UN Economic and Social Commission for Asia and the Pacific
Directed by Liz Rosen
Poverty Alleviation via Rural Transportation
For the many people who live in rural, remote areas of Asia and the Pacific, transportation is a key concern that determines access to healthcare, education, and employment. The positive correlation between infrastructure access and poverty is well studied, but there are many barriers standing in the way of improved road networks. UNESCAP will have to incentivize long-term planning to improve rural transportation, rather than relying on short-term measures like the gravel roads that prevail throughout much of the developing world. Another issue is security challenges, such as the many unexploded ordinances that litter Southeast Asia. Lastly, the body will have to address the risks posed by increased traffic in previously undeveloped areas and the ensuing dangers to humans and the environment.
Urban Planning in the Age of the Megacity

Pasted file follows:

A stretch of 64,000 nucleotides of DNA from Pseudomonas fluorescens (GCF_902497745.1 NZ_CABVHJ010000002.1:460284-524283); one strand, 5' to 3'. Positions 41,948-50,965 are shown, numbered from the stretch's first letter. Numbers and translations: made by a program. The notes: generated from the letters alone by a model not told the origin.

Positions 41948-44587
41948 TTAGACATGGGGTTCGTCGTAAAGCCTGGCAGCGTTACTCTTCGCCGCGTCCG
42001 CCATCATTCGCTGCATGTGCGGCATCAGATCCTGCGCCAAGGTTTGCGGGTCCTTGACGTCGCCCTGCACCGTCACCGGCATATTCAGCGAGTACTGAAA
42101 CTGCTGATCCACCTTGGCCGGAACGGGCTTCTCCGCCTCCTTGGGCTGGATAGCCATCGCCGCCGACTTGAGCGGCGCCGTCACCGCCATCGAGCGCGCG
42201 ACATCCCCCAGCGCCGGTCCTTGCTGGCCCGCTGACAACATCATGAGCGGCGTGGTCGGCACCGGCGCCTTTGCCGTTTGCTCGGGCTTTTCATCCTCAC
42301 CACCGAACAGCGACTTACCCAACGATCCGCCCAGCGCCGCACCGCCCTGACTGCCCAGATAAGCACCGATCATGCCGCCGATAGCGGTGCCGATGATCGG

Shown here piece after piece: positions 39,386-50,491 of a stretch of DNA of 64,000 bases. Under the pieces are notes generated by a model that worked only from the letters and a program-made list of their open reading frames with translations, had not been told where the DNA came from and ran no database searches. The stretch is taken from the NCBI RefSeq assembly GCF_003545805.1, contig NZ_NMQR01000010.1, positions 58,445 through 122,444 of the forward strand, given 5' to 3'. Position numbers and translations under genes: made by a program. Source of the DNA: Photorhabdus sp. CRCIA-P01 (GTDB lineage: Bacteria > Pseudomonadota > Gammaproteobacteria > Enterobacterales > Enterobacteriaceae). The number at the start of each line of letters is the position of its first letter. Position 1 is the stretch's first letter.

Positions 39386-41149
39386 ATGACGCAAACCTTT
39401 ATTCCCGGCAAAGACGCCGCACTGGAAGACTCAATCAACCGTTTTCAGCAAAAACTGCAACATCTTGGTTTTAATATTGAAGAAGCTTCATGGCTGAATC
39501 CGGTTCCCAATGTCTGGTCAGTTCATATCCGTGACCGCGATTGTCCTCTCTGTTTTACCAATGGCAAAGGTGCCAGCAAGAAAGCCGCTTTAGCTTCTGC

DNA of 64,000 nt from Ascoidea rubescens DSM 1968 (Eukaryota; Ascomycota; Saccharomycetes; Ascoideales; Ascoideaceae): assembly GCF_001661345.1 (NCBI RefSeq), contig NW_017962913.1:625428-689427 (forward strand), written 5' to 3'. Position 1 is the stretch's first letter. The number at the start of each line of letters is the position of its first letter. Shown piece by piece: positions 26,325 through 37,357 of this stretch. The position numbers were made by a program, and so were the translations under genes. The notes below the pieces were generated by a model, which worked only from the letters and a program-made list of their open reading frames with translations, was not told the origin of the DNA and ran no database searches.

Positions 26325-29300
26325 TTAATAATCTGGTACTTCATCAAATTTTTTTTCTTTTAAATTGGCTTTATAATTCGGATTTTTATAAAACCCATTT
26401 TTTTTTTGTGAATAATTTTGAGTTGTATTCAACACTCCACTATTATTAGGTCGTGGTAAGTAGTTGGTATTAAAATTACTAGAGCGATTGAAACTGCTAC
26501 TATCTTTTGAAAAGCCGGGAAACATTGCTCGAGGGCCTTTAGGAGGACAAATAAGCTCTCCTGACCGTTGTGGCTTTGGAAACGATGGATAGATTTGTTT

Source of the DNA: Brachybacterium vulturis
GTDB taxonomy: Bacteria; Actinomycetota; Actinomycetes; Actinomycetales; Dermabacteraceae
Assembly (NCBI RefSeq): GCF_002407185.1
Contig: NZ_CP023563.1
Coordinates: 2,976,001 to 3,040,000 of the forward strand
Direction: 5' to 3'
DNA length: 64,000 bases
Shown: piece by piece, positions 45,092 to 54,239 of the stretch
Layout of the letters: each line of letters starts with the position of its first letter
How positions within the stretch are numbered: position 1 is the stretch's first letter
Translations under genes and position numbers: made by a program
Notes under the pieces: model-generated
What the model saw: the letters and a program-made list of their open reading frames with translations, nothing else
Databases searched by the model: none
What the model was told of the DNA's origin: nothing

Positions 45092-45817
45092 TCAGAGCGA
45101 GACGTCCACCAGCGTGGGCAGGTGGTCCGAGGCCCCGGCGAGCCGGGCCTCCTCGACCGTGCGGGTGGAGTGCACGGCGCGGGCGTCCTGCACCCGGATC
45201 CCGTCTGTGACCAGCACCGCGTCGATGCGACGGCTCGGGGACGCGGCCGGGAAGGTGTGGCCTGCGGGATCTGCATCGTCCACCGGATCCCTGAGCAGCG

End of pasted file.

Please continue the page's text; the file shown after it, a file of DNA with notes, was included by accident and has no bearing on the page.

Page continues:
According to the UN World Urbanization Prospects, in 2030 the world’s top six megacities will all be in Asia. Globalization has pushed ever greater numbers of people into cities at breakneck speed. As a result, infrastructure and governmental services often cannot keep up. Ensuing inequality deteriorates faith in governance, enables criminal and terrorist activities, and limits the ability of the government to provide services in the future. Organic and uncontrolled urbanization also creates vulnerabilities to natural disasters, which are common and intense in Asia. In order to create a foundation for development, policymakers must consider solutions to the rapid, ad hoc urbanization occurring throughout Asia and the Pacific.
This is a double delegation committee.